January 12, 2018

Backlinks: What are they and what do they mean for SEO?

If you’ve taken even the shallowest dive into the world of SEO, you’ve probably heard of backlinks.

And that’s how it should be, because If Search Engine Optimization were a song, backlinks would be the chorus.

They are that important.

Quite simply, they’re an essential element lying at the foundation of any website that actually gets found.

There’s only one problem:

As much as backlinks get talked up, there’s a massive gap between just knowing that backlinks are important and knowing how to gain quality authoritative backlinks that boost SEO.

In this post, we are going to talk about what backlinks are, how Google has refined its algorithms around them over time, and why they are such an important element of a website’s search rankings.

Most importantly, we are going teach you about the current climate around backlinks, and what you should focus on in your SEO and Content Marketing efforts if you want to gain quality backlinks that improve your search rankings.

Let’s get started!

What is a backlink?

A backlink is created when a page of another website links to a page on yours. For example, Moz.com would consider the second word in this paragraph to be a backlink, because it leads users from a different site to theirs.

Backlinks are important to search engines because they are a signal that the site being linked to has quality, worthwhile information on a topic relevant to the site linking to it. You can think of it as a digital vote of confidence.

The definition of a quality backlink, and the determination of how much value a backlink adds to a site’s search rankings has also changed over time.

There are a variety of different types of backlinks, and the SEO benefit provided to the website receiving them differs.

Contextual vs. Non-Contextual links

A Contextual link is a link that is surrounded by text, like the one at the beginning of this sentence.

Contextual links are the most valuable type of link for a variety of reasons:

  1. They are extremely relevant to the content that directly surrounds them
  2. They make it easy for users to expand their knowledge base on a specific topic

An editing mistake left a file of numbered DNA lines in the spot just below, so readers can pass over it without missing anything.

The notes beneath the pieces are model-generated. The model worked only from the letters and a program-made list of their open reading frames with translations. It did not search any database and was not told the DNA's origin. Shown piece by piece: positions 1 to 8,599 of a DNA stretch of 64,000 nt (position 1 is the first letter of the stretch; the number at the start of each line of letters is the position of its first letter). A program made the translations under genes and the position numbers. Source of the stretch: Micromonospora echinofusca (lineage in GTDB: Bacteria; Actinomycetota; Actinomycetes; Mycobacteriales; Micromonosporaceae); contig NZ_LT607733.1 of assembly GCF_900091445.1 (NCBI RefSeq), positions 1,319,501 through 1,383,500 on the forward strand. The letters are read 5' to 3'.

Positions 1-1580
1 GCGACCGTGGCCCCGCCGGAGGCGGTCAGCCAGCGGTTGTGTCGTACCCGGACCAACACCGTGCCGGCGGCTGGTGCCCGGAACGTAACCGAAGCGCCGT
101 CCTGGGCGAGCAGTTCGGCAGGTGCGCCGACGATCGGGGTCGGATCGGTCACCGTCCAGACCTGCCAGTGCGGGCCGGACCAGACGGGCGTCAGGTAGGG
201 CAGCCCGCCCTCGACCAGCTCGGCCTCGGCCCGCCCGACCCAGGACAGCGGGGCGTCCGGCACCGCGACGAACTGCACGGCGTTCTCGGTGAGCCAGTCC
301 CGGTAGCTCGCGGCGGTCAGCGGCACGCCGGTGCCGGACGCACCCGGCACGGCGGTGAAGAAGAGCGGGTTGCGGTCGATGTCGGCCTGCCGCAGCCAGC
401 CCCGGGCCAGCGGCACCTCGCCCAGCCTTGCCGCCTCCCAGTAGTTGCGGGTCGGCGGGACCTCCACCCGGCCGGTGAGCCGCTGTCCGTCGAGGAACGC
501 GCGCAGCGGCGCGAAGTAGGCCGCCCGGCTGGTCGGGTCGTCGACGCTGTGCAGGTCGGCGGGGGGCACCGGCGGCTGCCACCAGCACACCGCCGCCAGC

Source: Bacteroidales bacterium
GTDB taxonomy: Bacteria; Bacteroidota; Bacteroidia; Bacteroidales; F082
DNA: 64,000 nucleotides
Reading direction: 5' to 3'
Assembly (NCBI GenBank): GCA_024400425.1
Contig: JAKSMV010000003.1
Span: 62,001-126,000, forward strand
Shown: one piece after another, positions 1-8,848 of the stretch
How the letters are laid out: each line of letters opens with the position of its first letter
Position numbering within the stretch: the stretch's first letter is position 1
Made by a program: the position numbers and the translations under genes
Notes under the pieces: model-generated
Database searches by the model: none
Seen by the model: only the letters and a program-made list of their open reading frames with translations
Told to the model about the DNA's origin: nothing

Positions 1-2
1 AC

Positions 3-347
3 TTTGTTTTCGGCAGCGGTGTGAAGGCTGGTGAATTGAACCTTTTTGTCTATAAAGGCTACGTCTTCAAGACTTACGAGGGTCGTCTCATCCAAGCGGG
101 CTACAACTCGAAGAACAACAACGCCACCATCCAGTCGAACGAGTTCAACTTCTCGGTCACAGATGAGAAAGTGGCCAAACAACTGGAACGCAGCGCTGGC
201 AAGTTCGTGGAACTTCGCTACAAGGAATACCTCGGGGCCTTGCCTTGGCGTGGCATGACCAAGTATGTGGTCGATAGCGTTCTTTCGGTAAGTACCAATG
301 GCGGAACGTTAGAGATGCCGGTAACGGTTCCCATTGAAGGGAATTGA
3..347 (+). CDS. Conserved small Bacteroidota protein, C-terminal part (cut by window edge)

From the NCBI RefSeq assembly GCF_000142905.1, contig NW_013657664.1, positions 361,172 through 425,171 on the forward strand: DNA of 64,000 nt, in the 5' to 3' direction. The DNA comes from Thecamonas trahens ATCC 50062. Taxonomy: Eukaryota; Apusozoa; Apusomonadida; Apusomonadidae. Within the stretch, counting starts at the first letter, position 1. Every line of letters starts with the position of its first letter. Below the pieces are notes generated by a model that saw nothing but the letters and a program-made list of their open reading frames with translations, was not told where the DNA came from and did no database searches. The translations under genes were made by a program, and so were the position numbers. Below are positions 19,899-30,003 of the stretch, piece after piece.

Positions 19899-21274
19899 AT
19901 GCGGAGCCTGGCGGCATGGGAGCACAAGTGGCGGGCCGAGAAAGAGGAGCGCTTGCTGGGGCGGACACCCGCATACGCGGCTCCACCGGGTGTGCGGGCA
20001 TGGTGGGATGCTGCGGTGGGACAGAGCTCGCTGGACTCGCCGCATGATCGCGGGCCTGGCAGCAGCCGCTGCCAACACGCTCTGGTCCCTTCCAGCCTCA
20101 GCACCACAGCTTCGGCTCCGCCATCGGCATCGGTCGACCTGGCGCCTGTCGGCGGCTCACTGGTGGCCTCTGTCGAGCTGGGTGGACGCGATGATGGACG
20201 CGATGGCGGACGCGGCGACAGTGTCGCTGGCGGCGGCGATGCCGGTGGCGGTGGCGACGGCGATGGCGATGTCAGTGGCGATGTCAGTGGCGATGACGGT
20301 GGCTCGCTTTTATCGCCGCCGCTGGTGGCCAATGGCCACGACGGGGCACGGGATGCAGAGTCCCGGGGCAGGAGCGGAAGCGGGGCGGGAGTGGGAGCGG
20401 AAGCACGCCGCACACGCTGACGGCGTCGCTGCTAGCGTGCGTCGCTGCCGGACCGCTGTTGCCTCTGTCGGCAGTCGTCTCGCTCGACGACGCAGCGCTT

3. They provide the opportunity to use valuable keywords as anchor text

Google understands these benefits and places more value on contextual links because of them.

Internal contextual links (contextual links that link to a different page on the same website) are beneficial because they increase the amount of pages viewed by a website visitor, thus decreasing bounce rate and increasing time on page. However, keep in mind that when creating links within your own website, Google won’t assign as much value to the backlink as if it were to come from an external source.

An example of a non-contextual link would be a link in an online directory or in a content roundup.

These backlinks can still be really beneficial, they just don’t hold as much weight as contextual links because they are less specific and less intertwined with the user experience of the linking site.

Types of Backlinks

There are hundreds of types of backlinks and even more ways to get them. Here are a few examples:

  1. Contextual links from another website
  2. Contextual links from guest blogging on another site
  3. Inclusion in a content roundup
  4. Inclusion on a resource page
  5. Online professional directories
  6. Forum posts and/or comments
  7. Inclusion of a link in a testimonial
  8. Inclusion of a link in a social media post

Some of these backlink types are much more beneficial to SEO than others, and some have no effect on SEO whatsoever.

More on that later. [Link to do follow vs. no follow heading]

Now that we know what backlinks are, let’s dive into how they became important and why they continue to be one of Google’s top ranking factors.

A Brief History of Backlinks and SEO

Google’s algorithms change. A lot.

In fact, in 2017, Google made over 500 changes to its algorithms.

Most of these changes are minor.

But in Google’s history, some of the major algorithm updates—those that change the course and the mission of the SEO industry as a whole—have been directly related to backlinks.

The most important of these is the Panda update.

Google Panda and Its Aftermath

Back in the day, a website’s search rankings lived and died by its number of backlinks.

As Moz likes to describe the state of link building in the early days of the internet,

“Links on the web can be interpreted as votes that are cast by the source of the target.”

These votes were all considered to hold equal value, meaning a backlink from any website would boost search rankings an equal amount.

Because of this immense opportunity, webmasters scrambled to get their company on as many online directories as possible, knowing that this would improve their search rankings.

Clients paid SEO companies to fabricate spam links from link farms (a group of websites where each site links to all other sites in the group).

Through these methods and other link schemes, a website could gain thousands of backlinks.

Backlink quantity, at the time, signaled to Google that the site was a high-quality, reputable source and it therefore boosted their results in search rankings.

This strategy worked well until Google caught on that people were taking advantage.

In 2011, Google released its Panda update, which among many other major changes to SEO, began to penalize websites with undeserved links.

With the update, Google shifted the emphasis on backlinks from quantity to quality. It was no longer possible to cheat the system and come out on top of competitors with fewer, yet higher quality backlinks.

This led to many websites with massive amounts of traffic losing huge portions of it essentially overnight.